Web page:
What is Business Asset Disposal Relief and How Often Does it Work?

When solvent companies are being closed through a Members’ Voluntary Liquidation (MVL) process, the directors are able to claim back money through the Business Asset Disposal Relief (BADR) as a way of mitigating how much Capital Gains Tax (CGT) is paid.

Formerly known as Entrepreneurs Relief, which was introduced in 2008 to replace Business Asset Taper Relief, the idea was to recognise the years of hard work company owners and directors had put into starting and growing a business.  That included the risks financially people had taken over the years in building a successful business.  Whilst the qualifying criteria has changed and tightened over the years, and the level applicable for claiming dropped to £1 million, company owners and directors winding up a business using an MVL have been able to reduce their rate of CGT to 10%.

What is Business Asset Disposal Relief?

According to HMRC, BADR is a form of tax relief that reduces how much Capital Gains Tax (CGT) a company owner, shareholder or director will pay on qualifying business assets when winding up a solvent company using an MVL, on or after 6th April 2008.

Qualifying business assets are the shares and assets sold as part of the liquidation process from which owners, shareholders and directors of the company benefit financially.  It’s these profits that are subject to CGT.

What are the qualifying criteria?

To claim BADR in respect of shares being sold in the company by an individual, and in some cases, trustees, there are very specific criteria that must be met:

  • The seller of the shares must have been an officer, i.e. director or shareholder, or an employee of the company;
  • They must have owned a minimum of 5% of ordinary shares;
  • They must have been able to exercise a minimum of 5% of the voting rights; and
  • They must have held the shares for at least 2 years prior to the date of the disposal of the shares.

Within that 2 year period, the seller of the shares must also meet what is called the proceeds test, as follows:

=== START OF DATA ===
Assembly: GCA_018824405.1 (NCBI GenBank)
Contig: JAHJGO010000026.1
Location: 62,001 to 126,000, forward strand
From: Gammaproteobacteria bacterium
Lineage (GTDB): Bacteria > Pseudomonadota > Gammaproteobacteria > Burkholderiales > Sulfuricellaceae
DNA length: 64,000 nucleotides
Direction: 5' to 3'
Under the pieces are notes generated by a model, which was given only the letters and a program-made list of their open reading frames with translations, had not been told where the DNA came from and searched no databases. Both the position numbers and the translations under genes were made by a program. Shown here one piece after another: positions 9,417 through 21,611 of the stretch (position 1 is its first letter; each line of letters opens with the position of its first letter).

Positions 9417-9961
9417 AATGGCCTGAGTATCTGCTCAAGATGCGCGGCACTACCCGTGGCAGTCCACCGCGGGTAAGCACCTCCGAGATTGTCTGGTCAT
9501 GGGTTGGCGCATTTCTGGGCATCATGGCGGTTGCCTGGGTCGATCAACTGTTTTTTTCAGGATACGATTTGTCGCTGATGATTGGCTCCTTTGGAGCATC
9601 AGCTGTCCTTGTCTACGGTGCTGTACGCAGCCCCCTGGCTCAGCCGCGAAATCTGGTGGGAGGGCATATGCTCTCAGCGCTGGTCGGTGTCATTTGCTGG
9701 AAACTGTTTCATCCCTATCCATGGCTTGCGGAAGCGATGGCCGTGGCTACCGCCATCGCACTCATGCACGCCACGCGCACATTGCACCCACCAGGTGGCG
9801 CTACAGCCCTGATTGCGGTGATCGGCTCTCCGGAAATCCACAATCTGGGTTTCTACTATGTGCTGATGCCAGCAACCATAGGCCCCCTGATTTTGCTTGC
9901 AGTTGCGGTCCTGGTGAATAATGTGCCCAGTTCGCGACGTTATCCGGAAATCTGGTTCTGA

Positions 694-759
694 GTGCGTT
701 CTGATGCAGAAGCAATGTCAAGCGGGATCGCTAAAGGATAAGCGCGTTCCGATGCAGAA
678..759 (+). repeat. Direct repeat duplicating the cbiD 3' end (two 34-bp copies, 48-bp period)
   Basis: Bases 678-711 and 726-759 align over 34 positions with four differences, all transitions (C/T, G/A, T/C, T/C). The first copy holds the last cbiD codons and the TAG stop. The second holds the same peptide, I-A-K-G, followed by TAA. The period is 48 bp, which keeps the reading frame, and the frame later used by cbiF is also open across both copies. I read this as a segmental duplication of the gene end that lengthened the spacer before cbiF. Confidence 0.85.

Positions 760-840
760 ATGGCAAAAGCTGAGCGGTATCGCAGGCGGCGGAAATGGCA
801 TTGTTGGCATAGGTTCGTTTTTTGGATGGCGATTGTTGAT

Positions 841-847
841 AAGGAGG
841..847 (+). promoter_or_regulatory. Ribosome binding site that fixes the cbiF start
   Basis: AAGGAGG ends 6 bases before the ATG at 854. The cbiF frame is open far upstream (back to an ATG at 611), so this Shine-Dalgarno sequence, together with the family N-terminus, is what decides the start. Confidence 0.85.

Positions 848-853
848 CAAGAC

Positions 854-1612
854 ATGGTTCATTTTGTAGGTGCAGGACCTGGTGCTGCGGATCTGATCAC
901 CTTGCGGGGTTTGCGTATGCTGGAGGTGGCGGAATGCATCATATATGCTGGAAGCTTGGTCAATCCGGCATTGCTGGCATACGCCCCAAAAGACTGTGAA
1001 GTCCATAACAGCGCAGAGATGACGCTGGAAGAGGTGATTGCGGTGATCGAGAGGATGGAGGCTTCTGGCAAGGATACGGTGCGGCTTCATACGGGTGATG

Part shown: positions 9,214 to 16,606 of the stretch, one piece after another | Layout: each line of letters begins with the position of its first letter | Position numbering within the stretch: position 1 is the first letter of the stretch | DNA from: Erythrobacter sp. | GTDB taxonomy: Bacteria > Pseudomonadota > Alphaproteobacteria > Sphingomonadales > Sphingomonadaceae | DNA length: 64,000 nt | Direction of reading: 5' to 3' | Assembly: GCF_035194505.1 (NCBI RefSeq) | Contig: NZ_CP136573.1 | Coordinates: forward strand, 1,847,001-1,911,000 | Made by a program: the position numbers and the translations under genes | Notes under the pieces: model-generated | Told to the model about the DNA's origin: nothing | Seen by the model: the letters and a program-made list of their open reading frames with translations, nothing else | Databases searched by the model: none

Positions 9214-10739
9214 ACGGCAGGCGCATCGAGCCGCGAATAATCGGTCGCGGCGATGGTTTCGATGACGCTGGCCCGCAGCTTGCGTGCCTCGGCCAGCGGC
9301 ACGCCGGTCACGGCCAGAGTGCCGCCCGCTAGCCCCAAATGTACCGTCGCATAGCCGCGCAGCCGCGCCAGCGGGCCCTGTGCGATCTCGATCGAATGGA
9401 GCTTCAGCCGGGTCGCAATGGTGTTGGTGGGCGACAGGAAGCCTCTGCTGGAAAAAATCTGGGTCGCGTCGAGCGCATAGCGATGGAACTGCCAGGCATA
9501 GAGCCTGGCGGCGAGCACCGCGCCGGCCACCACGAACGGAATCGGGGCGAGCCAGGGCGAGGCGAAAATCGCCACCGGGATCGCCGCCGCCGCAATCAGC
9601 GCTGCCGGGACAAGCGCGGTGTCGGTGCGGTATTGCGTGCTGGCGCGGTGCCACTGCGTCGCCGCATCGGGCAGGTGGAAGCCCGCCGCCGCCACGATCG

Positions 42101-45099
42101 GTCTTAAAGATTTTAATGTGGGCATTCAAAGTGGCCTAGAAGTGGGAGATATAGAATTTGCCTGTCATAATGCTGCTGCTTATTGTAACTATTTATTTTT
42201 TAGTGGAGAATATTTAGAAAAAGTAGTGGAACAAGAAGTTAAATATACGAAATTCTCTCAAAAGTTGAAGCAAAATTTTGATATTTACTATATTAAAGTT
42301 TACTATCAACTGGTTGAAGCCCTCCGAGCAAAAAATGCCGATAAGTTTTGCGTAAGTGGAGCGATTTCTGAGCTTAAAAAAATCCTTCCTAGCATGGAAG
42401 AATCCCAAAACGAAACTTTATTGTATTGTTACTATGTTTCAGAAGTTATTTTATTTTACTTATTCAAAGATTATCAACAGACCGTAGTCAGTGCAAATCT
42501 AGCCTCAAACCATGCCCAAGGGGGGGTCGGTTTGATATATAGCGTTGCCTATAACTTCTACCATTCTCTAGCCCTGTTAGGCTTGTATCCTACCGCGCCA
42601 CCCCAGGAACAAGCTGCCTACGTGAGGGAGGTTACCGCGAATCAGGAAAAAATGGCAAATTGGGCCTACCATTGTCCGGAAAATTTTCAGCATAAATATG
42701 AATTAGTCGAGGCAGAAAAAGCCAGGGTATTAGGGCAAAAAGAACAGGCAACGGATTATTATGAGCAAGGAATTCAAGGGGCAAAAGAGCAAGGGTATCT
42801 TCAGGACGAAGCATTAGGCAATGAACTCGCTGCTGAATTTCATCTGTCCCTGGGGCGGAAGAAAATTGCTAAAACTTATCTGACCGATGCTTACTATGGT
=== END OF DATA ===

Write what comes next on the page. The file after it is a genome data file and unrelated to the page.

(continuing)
• Have a minimum 5% interest in the company’s distributable profits, and be entitled to a minimum of 5% of the assets available to share (or equity) holders when the company is being wound up; and
  • Be entitled to at least 5% of the disposal proceeds of the company’s entire ordinary share capital.

HMRC make three assumptions with regard to the proceeds test, which are:

  • The entire ordinary share capital is disposed of, at market value, on the last day of the 2 year period;
  • That the seller’s share of the disposed assets proceeds is the same amount the seller would expect to receive and be entitled to at the time; and
  • That the effect of the avoidance arrangements is disregarded.

What asset disposals qualify for Business Asset Disposal Relief?

As well as share capital, there are other disposals that qualify for BADR, as long as the disposal is made by the individual, including:

  • The transfer of part of all of the company, which the seller owned as a sole trader or business partner for a minimum of two years, which ends on the date of the disposal;
  • The disposal of any assets that were used for the company’s purposes when it ceased trading; and
  • The disposal of assets that are owned personally but used by the company, as well as the disposal of a minimum of 5% of the seller’s interest in the company, and other related conditions.

If the disposal assets, or shares, originate from an enterprise management initiative, the 5% minimum no longer applies.  Alternatively, when the company ceases trading the seller has three years in which to sell their shares in order to claim BADR.

If the seller has lent their assets to the company, they must sell a minimum of 5% of their part of a partnership or their shares in a personal company.  In addition, the assets must have been used for at least one year before they were sold, or the business was closed.

Why claim Business Asset Disposal Relief?

The biggest benefit to claiming BADR is the reduction in the Capital Gains Tax, which can fall from 20% to 10%.  This reduction enables those that benefit from the sale of the assets of a company that is closing down to hold onto a greater level of the profits, also known as gains.

However, there is a lifetime limit applicable to disposals which impacts how much a person can claim in any two year qualifying period, as follows:

  • 6th April 2008 to 5th April 2010 – £1 million
  • 6th April 2010 to 22nd June 2010 – £2 million
  • 23rd June 2010 to 5th April 2011 – £5 million
  • 6th April 2011 to 10th March 2020 – £10 million
  • 11th March 2020 – £1 million

Are there any other tax reliefs applicable to the sale of shares?

If you don’t meet the qualifying criteria for Business Asset Disposal Relief, Investor’s Relief may be an option.  Introduced in 2016, this also reduces the level of CGT to 10%, based on lifetime gains up to £10 million.

It can only be applied to the sale of ordinary shares in trading companies that are unlisted by people who are not officers or employees of the company, or sometimes trustees.  As well as qualifying criteria, the shares must have been owned for a minimum of three years and issued on or before 17th March 2016.

An alternative option is to sell a high level of the shares to an Employee Ownership Trust (EOT), which would not be subject to CGT.  However, other criteria apply.

Company or individual insolvency is not something that anyone wants to deal with; however, the sooner a financial problem is recognised, the sooner it can be dealt with and the more potential the company has in recovering.  If you are struggling with debt, contact Simple Liquidation for assistance.  For more information on how our professional insolvency practitioners may be able to help your business, contact us today.